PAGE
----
Admittedly, our observations found little consolation. The viral cases such as Jama’at Tabligh in India, Malaysia, and South Sulawesi, the ordination of Bishop of Ruteng, East Nusa Tenggara, the debates on online and offline religious services, and the controversy of the power of speak of tongue (glossolalia) to increase body immune among the Protestant and Charismatic churches, those immediately clamorous that producing hostile messages such as the designations of “overreligiosity” (mabok agama), “theater of fools,” and so on.
Indeed, the traditional virtue of hospitality is demonstrated in different ways upon digital platforms. We found it in the presence of individuals and online media that functioned as information arbiters. What are information arbiters? In the viralized and polarized context as shown in Fig.1. an information arbiter positioned itself in the midway between conflicting parties. How did they perform? In general, the information arbiter represented a well-informed account using their knowledge to clarify the disputed information, moderated tension, oftentimes splitting the wave, programmatically or not. Most of them are “credible” online media such as Kumparan, Kompas, Republika, Tirto.id, and others, however there are individuals as well such as @sudjiwotedjo (Jack Separo Gendeng).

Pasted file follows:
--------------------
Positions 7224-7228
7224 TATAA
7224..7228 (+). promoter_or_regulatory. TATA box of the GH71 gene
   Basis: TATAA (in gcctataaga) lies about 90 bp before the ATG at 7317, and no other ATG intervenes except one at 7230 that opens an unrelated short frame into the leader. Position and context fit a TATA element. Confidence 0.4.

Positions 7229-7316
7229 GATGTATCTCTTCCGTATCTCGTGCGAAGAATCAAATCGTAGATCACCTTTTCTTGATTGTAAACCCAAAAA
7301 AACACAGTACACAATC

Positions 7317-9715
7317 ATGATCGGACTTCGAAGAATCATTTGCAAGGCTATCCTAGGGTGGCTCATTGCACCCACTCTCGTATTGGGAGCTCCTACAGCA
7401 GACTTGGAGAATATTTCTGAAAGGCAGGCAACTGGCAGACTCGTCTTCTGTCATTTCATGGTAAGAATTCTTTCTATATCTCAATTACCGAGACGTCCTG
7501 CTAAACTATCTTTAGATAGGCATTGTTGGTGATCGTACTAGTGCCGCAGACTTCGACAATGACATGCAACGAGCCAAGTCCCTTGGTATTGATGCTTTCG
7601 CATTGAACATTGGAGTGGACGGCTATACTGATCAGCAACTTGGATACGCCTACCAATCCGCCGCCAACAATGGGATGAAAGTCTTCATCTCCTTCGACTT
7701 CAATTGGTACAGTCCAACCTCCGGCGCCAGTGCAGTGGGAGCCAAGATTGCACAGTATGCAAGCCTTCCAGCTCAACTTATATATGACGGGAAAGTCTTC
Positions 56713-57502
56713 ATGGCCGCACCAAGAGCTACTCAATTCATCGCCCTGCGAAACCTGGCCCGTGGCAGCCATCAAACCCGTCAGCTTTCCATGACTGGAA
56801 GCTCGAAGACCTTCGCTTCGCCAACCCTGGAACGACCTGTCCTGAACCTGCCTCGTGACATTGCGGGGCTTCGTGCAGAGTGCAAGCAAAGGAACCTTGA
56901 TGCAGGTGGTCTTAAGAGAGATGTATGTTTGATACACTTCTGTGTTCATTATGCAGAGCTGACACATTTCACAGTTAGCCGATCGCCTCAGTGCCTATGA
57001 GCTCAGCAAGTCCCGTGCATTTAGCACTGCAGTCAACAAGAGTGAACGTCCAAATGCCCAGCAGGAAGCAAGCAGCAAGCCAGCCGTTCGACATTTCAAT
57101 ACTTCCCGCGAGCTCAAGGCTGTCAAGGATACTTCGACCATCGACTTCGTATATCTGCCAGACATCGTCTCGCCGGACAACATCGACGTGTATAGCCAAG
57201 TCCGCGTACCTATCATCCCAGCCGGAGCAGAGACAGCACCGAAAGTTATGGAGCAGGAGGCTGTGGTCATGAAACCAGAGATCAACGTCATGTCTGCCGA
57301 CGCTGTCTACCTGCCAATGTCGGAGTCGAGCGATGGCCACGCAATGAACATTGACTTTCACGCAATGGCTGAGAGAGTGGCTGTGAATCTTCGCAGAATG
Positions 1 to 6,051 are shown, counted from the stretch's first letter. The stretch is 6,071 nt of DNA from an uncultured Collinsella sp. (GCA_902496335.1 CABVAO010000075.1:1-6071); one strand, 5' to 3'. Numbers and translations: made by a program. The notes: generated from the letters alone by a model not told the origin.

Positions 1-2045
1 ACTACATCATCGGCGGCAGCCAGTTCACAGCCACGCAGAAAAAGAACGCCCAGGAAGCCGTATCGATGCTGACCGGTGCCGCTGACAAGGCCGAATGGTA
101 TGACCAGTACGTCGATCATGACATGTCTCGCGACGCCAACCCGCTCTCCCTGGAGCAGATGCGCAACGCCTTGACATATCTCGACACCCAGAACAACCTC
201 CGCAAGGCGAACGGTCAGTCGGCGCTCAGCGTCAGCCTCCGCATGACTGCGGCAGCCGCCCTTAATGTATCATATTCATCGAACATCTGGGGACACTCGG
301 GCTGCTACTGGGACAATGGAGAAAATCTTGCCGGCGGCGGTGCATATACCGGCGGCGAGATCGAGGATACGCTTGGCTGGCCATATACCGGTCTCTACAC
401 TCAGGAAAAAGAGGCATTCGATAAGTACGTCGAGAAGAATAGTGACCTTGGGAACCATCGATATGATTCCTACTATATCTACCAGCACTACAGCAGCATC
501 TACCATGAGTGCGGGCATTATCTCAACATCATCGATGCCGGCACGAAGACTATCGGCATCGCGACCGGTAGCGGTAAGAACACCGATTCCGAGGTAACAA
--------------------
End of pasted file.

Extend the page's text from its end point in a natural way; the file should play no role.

Fig.2. An example of information arbitrage
In the case of the controversy of Pope Francis I on LGBT, Bishops' Conference of Indonesia (Konferensi Waligereja Indonesia, KWI) clarified the Pope’s message through several social media channels, which in SNA and others did not created heavy polarization, suggested positive Indonesian Catholics responses to the clarification and mild negative response in public. Minor polarization indeed happened through the strong responses of non-Catholics, presumably non-Catholic Christians and Muslims, who exploited the issue to further their own religious aspirations. At this juncture, a response such as by @qxxxyas, an Instagram account in Fig.2. is a demonstration of the function of an information arbiter that moderates tension. Presumably non-Catholic account responding in an Instagram Muslim group, it attempted to explained in neutral manner the broader view on LGBT in regards to Pope’s statement.
Information arbiters indeed occupied sitting duck positions, as it easily became a shooting target. However, in the viral communication context they are crucial to reduce the polarization, spreading out the tension, as to propose alternatives, and feed new hospitable digital attitude.